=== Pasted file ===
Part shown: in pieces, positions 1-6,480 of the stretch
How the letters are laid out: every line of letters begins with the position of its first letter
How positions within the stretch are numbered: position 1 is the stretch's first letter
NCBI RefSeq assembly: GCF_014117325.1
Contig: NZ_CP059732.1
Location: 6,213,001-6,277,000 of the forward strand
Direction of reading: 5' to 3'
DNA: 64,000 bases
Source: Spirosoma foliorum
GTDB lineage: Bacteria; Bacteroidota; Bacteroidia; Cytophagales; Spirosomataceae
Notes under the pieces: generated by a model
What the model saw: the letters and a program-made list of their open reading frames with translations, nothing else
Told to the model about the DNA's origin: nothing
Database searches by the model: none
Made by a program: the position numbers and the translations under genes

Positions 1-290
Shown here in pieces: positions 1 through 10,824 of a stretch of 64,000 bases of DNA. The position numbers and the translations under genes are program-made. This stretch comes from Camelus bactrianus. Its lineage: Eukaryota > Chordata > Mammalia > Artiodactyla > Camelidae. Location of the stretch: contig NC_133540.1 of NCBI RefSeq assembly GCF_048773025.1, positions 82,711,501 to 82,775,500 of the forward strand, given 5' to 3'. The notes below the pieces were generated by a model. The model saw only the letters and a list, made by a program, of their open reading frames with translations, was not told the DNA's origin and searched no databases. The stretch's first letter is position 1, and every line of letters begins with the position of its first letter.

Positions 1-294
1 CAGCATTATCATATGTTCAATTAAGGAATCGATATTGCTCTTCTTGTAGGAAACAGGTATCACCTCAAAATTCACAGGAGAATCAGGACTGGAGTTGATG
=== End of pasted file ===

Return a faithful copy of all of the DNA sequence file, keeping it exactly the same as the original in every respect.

Part shown: in pieces, positions 1-6,480 of the stretch
How the letters are laid out: every line of letters begins with the position of its first letter
How positions within the stretch are numbered: position 1 is the stretch's first letter
NCBI RefSeq assembly: GCF_014117325.1
Contig: NZ_CP059732.1
Location: 6,213,001-6,277,000 of the forward strand
Direction of reading: 5' to 3'
DNA: 64,000 bases
Source: Spirosoma foliorum
GTDB lineage: Bacteria; Bacteroidota; Bacteroidia; Cytophagales; Spirosomataceae
Notes under the pieces: generated by a model
What the model saw: the letters and a program-made list of their open reading frames with translations, nothing else
Told to the model about the DNA's origin: nothing
Database searches by the model: none
Made by a program: the position numbers and the translations under genes

Positions 1-290
Shown here in pieces: positions 1 through 10,824 of a stretch of 64,000 bases of DNA. The position numbers and the translations under genes are program-made. This stretch comes from Camelus bactrianus. Its lineage: Eukaryota > Chordata > Mammalia > Artiodactyla > Camelidae. Location of the stretch: contig NC_133540.1 of NCBI RefSeq assembly GCF_048773025.1, positions 82,711,501 to 82,775,500 of the forward strand, given 5' to 3'. The notes below the pieces were generated by a model. The model saw only the letters and a list, made by a program, of their open reading frames with translations, was not told the DNA's origin and searched no databases. The stretch's first letter is position 1, and every line of letters begins with the position of its first letter.

Positions 1-294
1 CAGCATTATCATATGTTCAATTAAGGAATCGATATTGCTCTTCTTGTAGGAAACAGGTATCACCTCAAAATTCACAGGAGAATCAGGACTGGAGTTGATG